A judicial ethics panel has concluded that there is nothing illegal or unethical about judges displaying license plates identifying their office, but whether use of the plates are appropriate or advisable is a matter still under study by the Commission on Judicial Conduct.
The Advisory Committee on Judicial Ethics last week issued Opinion 12-141 in response to an inquiry on whether it is ethically acceptable for a judge to have a specialty license plate that identifies his or her occupation. It noted that in a prior opinion (see 07-213) the committee advised that judges can display a license plate that identifies him or her as a member of a judge’s association.
“Similarly, the Committee now concludes that the otherwise lawful display of a license plate duly issued by the New York State Department of Motor Vehicles is not rendered impermissible merely because the license plate indicates that the vehicle registrant is a judge,” said the panel chaired by George Marlow, a retired Appellate Division, First Department, justice. The committee did not discuss circumstances in which the plates may be misused.
Thomas Klonick, a town justice in Monroe County and chairman of the Commission on Judicial Conduct, said the agency will continue with its own study.
Under state law, any action a judge takes in accordance with a formal advisory opinion of the advisory committee is “presumed proper” for purposes of any subsequent investigation by the Commission on Judicial Conduct. Judiciary Law §212(2)(l).
However, the commission’s study is considerably broader than the basic question—whether judges have identifying vanity plates—addressed in the advisory opinion. Commission staff are soliciting comments and opinions from court and government officials, bar groups, civic organizations and others on the propriety and implications of specialty plates, and the agency is expected to issue a public report later this year.
The commission’s study resulted from a recent determination, Matter of Schilling (NYLJ, May 11), in which the panel recommended removal of a town justice for ticket fixing and, in a footnote, requested a public report to consider whether judicial ethics rules “may be violated by the use of judicial license plates in the context of judges, in effect, using their judicial office to avoid the consequences of being stopped for offenses under the Vehicle and Traffic Law.”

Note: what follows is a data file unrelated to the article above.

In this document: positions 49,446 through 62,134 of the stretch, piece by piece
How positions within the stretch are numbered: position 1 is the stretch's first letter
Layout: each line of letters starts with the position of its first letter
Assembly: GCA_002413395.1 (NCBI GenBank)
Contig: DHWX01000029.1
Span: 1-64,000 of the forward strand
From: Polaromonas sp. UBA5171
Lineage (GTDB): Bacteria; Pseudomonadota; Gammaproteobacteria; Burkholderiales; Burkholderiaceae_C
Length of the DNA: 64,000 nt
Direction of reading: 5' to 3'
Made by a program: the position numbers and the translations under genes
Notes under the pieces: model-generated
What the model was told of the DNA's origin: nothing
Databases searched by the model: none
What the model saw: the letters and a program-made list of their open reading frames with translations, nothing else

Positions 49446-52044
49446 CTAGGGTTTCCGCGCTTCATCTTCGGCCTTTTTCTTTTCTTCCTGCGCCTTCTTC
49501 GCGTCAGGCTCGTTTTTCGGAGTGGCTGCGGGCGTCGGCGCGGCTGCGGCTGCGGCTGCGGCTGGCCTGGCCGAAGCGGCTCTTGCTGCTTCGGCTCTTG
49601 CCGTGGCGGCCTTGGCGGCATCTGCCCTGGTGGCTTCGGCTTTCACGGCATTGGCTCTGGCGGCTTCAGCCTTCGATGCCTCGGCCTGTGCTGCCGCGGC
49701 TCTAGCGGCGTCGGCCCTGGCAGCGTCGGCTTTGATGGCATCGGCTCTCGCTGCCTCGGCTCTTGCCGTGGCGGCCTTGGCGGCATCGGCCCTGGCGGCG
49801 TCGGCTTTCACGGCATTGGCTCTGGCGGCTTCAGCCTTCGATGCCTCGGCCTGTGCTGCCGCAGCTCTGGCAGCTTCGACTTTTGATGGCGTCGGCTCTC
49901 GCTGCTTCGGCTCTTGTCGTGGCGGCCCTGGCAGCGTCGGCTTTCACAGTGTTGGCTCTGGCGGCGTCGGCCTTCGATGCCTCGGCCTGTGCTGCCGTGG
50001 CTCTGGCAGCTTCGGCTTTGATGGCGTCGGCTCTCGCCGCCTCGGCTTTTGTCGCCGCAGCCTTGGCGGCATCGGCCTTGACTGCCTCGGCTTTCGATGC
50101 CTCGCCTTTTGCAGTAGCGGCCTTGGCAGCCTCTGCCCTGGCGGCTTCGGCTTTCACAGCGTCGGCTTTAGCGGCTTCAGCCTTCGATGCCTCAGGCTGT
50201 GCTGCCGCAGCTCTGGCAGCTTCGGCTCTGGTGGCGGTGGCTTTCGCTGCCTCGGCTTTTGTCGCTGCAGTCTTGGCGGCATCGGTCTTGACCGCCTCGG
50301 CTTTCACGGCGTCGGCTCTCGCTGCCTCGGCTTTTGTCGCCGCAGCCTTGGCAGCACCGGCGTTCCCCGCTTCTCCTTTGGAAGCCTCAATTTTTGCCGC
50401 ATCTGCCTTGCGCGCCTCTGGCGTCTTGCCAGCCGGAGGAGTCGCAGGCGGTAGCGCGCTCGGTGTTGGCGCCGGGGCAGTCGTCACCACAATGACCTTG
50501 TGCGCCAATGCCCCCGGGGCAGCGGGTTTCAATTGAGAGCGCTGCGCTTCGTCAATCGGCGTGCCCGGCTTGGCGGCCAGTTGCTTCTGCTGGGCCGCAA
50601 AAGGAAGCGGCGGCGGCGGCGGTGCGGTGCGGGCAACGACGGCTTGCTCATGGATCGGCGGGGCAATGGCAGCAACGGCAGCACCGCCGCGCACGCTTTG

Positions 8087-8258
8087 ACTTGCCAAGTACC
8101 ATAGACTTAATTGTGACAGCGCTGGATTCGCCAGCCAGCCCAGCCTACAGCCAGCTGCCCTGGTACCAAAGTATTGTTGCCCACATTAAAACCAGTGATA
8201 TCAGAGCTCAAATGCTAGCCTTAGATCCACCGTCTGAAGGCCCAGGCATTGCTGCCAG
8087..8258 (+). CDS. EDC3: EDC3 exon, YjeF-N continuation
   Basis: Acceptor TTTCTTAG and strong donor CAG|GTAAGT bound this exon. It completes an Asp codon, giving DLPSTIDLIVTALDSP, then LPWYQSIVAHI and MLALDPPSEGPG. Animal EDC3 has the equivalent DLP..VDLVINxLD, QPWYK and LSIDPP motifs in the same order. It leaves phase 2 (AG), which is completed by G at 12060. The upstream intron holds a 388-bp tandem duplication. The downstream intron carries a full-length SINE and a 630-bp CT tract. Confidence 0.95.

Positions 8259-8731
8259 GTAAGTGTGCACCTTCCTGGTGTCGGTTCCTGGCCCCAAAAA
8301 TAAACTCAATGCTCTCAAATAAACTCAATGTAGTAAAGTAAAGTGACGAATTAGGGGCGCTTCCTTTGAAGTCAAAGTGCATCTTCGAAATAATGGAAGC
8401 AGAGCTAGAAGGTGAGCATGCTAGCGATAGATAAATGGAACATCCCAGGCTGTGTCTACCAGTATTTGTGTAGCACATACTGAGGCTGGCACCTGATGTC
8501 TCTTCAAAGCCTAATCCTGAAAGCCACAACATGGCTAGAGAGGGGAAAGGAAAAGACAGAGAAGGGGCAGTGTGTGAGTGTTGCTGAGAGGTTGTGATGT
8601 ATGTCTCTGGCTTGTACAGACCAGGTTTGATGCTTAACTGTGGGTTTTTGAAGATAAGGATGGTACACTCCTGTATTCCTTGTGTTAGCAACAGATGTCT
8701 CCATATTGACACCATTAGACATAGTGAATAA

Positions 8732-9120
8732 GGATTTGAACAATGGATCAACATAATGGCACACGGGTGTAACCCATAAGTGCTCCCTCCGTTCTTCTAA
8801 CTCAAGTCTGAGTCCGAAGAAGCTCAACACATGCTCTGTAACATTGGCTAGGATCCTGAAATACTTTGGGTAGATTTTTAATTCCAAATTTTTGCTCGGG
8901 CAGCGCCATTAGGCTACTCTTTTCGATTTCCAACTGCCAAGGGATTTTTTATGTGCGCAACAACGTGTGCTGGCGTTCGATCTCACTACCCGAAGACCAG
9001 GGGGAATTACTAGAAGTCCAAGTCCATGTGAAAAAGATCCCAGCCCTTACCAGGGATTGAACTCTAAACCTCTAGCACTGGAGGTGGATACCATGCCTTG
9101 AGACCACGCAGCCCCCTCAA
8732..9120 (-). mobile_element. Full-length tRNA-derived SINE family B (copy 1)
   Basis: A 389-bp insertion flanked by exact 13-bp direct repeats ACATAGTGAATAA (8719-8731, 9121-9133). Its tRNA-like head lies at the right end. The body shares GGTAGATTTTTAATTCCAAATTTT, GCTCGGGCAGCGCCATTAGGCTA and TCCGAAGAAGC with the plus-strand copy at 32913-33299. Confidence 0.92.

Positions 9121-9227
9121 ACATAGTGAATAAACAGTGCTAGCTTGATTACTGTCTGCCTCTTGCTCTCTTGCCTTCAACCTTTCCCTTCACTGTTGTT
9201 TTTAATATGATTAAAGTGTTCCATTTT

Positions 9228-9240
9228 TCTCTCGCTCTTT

Klonick, who has specialty plates on his own vehicle, cautioned that “it is important that the public and/or the judiciary doesn’t read much into the mere fact we are doing a report.”
The commission chairman said the panel directed its administrator and counsel, Robert Tembeckjian, to study the issue because it arises on occasion and members thought it was time to “take a global look at it.”
“Judges shouldn’t assume we are automatically going to say this is something judges should not have,” Klonick said. “Certainly that is a possibility, but we just wanted to take a measured, thoughtful look at this.”
Tembeckjian said that data obtained from the state Department of Motor Vehicles reveals that 424 of the roughly 1,200 state-paid and Housing Court judges have license plates identifying them as judges. Additionally, he said there are more than 1,800 license plates that identify the registrant as a member of the State Magistrates Association (SMA). However, since former judges can be members of the association it is unclear how many of the approximately 2,400 incumbent town and village justices display SMA plates.
“It is certainly my intention to draft a report for the commission that reflects the various views, pro and con, that we receive in response to our invitation to comment,” Tembeckjian said, adding that his report will consider “the public policy purposes and implications of judicial license plates.”
Klonick, who has served as a town justice in the Town of Perinton since 1995 and has also held other judicial positions dating back to the mid 1980s, said he has always had license plates identifying him as a judge.
“I do late-night arraignments and oftentimes I want the police to know the car driving up is a judge’s car,” he said.
Judges have them for a variety of reasons depending on the municipality or area they serve,” Klonick said, adding that his wife, Supreme Court Justice Evelyn Frazee, does not have specialty plates.
@|John Caher can be contacted at firstname.lastname@example.org.